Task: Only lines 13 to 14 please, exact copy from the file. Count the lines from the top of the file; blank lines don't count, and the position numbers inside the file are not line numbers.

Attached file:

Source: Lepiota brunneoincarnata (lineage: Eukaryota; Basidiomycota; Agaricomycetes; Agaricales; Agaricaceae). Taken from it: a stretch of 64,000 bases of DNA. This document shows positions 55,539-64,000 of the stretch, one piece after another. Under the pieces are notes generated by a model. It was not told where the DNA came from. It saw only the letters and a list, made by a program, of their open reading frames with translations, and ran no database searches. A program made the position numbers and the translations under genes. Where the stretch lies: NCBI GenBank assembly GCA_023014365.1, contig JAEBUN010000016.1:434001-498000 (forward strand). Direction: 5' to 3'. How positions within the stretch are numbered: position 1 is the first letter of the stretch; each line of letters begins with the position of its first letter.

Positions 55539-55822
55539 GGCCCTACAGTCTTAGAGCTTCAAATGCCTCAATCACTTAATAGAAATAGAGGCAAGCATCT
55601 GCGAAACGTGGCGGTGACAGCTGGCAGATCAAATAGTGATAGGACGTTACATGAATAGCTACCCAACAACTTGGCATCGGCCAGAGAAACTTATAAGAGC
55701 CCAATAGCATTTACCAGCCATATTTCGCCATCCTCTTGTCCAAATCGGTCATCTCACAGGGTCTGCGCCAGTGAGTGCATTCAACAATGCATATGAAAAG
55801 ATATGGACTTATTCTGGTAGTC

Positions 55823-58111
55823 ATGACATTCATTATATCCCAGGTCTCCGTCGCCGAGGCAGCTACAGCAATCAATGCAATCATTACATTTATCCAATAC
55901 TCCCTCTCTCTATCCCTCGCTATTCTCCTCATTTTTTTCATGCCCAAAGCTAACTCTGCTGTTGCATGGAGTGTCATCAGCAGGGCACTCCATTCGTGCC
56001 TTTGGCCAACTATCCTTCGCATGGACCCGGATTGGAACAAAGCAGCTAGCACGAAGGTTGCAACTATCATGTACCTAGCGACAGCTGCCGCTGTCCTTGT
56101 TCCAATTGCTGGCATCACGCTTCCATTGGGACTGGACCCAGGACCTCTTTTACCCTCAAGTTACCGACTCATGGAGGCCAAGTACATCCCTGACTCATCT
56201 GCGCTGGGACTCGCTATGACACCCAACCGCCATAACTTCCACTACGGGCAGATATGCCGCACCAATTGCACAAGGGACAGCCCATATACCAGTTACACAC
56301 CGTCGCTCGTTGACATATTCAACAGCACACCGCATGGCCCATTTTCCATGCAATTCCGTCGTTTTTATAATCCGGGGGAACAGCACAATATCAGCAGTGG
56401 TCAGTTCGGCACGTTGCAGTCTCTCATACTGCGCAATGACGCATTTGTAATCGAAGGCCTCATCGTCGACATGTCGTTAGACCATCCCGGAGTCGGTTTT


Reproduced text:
56301 CGTCGCTCGTTGACATATTCAACAGCACACCGCATGGCCCATTTTCCATGCAATTCCGTCGTTTTTATAATCCGGGGGAACAGCACAATATCAGCAGTGG
56401 TCAGTTCGGCACGTTGCAGTCTCTCATACTGCGCAATGACGCATTTGTAATCGAAGGCCTCATCGTCGACATGTCGTTAGACCATCCCGGAGTCGGTTTT